Where the sole reason the child is residing with someone other than a parent or legal guardian is to take advantage of the schools of the district, the child has not established residence (Appeal of Cheng, 47 Ed Dept Rep 366, Decision No. 15,726; Appeal of Mendoza, 47 id. 285, Decision No. 15,698).

A residency determination will not be set aside unless it is arbitrary and capricious (Appeal of White, 48 Ed Dept Rep 295, Decision No. 15,863; Appeal of a Student with a Disability, 48 id. 171, Decision No. 15,828).  In an appeal to the Commissioner, the petitioner has the burden of demonstrating a clear legal right to the relief requested and the burden of establishing the facts upon which petitioner seeks relief (Appeal of White, 48 Ed Dept Rep 295, Decision No. 15,863; Appeal of a Student with a Disability, 48 id. 171, Decision No. 15,828).

On the record before me, I am unable to conclude that petitioner has met his burden of proof.  According to petitioner, during the summer of 2011, N.K.’s mother, who also resides within Starpoint, “was going through some personal problems” and N.K. moved into the Starpoint address with petitioner, who “ended up getting sole custody.”[3]  Petitioner claims that he and N.K., together with his wife and two other children, have resided within the district at his parents’ Williamsville address since the fall of 2011, the beginning of N.K.’s freshman year, during which he attended school in Starpoint. 

Petitioner asserts that he resides within respondent’s district due to ongoing construction at his Starpoint address, which has resulted in the Starpoint address being uninhabitable “for at least another 2 years.”  He alleges that he purchased the Starpoint address in February 2011 and planned to “rebuild it to a larger home partly because my wife just had a baby and we planned on having more and I wanted [N.K.] to have his own room as well.”  Petitioner claims that, “living in the house with my family is out of the question” because, although “there is a room to sleep if need be, there is not a functioning kitchen” and the house is “completely degutted.”  Petitioner states that he is rebuilding the Starpoint address with his contractor friend, so the project will “take a long time before it is complete.”  In the meantime, his parents have “been gracious enough to allow” petitioner and his family to live with them at the Williamsville address until the Starpoint address is ready.

Petitioner also asserts that, prior to starting his freshman year at Starpoint in the fall of 2011, N.K. “would beg [petitioner] to not have to go back” to Starpoint and “would say the kids were mean and always picked on him.”  Petitioner states that he noticed physical and emotional changes in N.K., and “within the first couple of weeks” of the start of N.K.’s freshman year, N.K. told petitioner that he “was being bullied and would rather die than keep going” to Starpoint.  Petitioner alleges as follows:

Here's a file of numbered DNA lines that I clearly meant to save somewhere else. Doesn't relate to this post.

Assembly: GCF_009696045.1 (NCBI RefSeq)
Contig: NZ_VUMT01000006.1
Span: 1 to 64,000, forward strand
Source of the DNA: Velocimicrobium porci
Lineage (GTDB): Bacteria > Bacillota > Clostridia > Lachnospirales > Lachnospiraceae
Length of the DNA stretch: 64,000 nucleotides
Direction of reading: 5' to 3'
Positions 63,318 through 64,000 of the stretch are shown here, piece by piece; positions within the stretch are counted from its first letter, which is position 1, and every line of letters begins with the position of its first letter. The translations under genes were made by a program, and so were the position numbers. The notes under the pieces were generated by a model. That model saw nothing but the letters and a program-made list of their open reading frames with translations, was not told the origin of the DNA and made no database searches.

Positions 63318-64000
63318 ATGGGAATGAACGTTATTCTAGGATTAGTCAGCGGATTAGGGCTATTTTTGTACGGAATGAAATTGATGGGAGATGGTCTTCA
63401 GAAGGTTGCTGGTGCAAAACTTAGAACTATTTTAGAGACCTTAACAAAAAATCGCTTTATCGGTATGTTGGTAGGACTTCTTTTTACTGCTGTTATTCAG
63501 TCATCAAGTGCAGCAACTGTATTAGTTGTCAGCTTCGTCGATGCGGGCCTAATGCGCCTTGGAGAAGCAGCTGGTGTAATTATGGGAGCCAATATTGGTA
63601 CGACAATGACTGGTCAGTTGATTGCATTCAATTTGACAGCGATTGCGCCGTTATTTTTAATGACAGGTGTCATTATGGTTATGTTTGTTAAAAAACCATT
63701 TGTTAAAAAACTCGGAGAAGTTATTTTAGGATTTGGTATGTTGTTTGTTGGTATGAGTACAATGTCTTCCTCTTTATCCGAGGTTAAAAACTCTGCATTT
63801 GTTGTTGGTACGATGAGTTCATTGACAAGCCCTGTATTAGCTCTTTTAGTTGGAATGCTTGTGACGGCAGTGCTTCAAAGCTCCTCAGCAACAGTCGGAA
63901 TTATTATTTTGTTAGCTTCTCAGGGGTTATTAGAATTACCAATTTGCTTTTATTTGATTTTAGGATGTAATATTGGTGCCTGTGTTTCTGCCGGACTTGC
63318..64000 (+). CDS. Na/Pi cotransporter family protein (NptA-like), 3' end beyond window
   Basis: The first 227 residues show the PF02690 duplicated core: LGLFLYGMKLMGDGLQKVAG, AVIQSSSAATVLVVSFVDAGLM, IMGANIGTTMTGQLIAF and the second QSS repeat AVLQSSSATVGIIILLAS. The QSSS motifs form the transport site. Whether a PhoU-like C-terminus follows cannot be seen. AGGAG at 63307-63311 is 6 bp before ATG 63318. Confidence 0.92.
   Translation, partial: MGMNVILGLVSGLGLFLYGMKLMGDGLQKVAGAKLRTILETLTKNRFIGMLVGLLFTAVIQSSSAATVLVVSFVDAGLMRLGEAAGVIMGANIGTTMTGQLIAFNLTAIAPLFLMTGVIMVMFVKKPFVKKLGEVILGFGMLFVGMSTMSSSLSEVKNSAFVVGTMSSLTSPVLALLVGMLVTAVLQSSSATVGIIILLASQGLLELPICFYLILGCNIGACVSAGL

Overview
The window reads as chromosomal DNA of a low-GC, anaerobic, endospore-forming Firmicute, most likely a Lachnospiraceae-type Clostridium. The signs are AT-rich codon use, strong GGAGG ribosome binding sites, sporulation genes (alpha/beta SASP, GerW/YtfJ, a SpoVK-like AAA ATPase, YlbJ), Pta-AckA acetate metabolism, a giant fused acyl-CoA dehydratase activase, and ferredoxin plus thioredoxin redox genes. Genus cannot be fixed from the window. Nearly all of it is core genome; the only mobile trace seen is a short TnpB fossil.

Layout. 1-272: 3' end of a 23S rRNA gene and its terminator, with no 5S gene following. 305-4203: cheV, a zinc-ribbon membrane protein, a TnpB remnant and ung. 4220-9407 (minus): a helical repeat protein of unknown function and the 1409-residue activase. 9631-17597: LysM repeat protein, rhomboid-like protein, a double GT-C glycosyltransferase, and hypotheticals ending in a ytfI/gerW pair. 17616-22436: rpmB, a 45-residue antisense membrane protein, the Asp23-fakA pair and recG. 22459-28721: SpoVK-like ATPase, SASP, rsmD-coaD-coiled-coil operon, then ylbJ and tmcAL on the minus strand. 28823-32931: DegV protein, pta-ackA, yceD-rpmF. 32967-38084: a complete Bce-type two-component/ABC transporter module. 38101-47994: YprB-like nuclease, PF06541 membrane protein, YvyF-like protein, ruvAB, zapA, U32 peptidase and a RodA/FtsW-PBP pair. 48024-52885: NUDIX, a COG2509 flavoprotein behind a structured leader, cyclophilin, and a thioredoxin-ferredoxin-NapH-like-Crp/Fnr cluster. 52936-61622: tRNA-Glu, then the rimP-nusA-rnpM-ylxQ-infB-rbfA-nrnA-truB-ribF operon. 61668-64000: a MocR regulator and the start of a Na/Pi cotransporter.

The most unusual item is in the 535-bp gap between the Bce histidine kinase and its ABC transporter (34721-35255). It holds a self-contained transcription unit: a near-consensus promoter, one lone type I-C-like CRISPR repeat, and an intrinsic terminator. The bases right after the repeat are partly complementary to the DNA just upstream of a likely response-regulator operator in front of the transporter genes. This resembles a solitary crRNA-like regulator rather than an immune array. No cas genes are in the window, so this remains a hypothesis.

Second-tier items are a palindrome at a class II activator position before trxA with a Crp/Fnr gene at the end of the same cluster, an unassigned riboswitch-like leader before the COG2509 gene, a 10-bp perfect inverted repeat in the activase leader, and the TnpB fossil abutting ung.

We immediately took the necessary action we needed to get our son the help he needed to make sure he was kept safe.  We got him into ... counseling right away and tried to figure out which school we would transfer him to.... We made the decision to enroll him in Williamsville south high school since that was the school closest to my parents’ house.... [N.K.] completely changed once he started Williamsville south.

Petitioner asserts that having to send N.K. back to Starpoint “terrifies” him.  Respondent maintains that petitioner’s own assertions establish that his reason for claiming residency within respondent’s district is his desire that N.K. attend respondent’s schools tuition-free, rather than because of the renovations on the Starpoint residence.  Petitioner explains that, at the time he sought to “transfer” N.K. from Starpoint, he “already had started construction on [the Starpoint residence] and always knew that we would have to stay with my parents while I was going to be demolishing our home.”  I note that, in this case, there is no evidence or allegation that N.K. is living with someone other than his parent in order to take advantage of respondent’s schools; rather, petitioner claims that N.K. resides with him at his parents’ residence.  In this regard, while I note that an individual may not falsify residence to take advantage of district schools, an individual may choose to relocate to a district because of its schools’ good reputation, and the fact that the reputation of the schools may contribute to an individual’s choice of residence does not invalidate that selection (see e.g., Appeal of Lawrence, 36 Ed Dept Rep 374, Decision No. 13,753).

Here, however, regardless of the reason(s) for which petitioner has attempted to establish residency in the district, the record as a whole does not support a finding that he and N.K. are physically present and intend to remain at the Williamsville address and the appeal must be dismissed.